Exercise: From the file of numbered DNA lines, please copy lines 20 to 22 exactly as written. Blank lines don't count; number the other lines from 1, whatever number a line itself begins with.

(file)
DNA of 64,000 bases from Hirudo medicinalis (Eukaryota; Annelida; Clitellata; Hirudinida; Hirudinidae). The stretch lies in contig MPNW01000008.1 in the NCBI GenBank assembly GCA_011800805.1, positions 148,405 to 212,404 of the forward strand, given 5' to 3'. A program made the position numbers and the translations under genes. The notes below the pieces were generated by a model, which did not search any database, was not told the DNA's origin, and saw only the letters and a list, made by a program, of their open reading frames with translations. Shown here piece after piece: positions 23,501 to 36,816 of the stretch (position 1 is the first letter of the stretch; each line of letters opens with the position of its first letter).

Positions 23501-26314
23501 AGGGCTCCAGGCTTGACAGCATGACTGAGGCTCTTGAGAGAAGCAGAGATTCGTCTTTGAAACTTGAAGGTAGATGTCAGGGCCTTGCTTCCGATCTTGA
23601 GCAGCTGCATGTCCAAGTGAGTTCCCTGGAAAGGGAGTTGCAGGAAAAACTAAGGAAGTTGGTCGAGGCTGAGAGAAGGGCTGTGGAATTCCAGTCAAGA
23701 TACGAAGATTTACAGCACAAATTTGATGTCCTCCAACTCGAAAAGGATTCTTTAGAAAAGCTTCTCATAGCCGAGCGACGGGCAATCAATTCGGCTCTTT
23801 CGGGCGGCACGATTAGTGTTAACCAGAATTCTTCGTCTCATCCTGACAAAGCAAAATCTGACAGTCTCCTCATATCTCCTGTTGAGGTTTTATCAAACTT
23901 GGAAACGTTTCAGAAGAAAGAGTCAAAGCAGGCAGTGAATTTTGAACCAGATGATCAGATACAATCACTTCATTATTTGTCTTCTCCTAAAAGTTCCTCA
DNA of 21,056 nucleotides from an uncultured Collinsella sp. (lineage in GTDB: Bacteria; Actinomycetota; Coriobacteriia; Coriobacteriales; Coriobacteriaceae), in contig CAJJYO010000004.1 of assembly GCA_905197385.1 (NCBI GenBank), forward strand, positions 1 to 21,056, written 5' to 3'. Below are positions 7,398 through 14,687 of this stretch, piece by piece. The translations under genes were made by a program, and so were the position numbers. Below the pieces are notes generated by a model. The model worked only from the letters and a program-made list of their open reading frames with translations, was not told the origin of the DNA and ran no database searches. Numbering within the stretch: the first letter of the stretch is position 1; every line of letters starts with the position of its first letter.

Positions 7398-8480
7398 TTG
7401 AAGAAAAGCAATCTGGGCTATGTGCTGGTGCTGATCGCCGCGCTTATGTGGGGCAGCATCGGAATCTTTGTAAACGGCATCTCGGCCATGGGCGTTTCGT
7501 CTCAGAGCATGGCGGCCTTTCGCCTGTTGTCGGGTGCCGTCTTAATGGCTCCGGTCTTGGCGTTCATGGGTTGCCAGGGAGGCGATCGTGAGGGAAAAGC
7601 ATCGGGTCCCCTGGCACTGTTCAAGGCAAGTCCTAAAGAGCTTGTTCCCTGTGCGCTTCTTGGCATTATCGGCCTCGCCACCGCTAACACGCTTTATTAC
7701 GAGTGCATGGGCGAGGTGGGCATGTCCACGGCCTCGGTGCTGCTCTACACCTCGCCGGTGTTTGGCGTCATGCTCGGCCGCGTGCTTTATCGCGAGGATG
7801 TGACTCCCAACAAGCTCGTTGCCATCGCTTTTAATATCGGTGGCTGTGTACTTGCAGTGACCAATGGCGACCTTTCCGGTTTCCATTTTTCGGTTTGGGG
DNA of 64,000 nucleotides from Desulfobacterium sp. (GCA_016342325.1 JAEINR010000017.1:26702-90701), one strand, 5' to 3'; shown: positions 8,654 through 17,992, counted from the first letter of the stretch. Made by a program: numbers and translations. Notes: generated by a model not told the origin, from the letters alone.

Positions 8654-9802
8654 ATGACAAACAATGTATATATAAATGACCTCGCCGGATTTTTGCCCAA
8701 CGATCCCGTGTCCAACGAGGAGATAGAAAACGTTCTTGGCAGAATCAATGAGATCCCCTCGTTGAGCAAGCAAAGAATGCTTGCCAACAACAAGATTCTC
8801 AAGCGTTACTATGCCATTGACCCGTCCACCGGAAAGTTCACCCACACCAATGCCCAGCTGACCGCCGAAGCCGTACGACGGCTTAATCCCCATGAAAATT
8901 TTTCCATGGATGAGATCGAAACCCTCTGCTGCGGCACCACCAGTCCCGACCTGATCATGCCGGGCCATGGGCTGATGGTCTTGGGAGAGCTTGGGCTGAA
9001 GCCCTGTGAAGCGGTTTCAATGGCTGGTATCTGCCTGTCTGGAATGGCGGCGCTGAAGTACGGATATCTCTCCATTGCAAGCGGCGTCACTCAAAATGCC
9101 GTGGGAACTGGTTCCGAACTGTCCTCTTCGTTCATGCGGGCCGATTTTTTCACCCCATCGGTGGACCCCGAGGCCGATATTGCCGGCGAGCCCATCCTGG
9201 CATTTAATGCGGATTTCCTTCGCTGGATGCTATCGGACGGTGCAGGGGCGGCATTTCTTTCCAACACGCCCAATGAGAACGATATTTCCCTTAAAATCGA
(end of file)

8801 AAGCGTTACTATGCCATTGACCCGTCCACCGGAAAGTTCACCCACACCAATGCCCAGCTGACCGCCGAAGCCGTACGACGGCTTAATCCCCATGAAAATT
8901 TTTCCATGGATGAGATCGAAACCCTCTGCTGCGGCACCACCAGTCCCGACCTGATCATGCCGGGCCATGGGCTGATGGTCTTGGGAGAGCTTGGGCTGAA
9001 GCCCTGTGAAGCGGTTTCAATGGCTGGTATCTGCCTGTCTGGAATGGCGGCGCTGAAGTACGGATATCTCTCCATTGCAAGCGGCGTCACTCAAAATGCC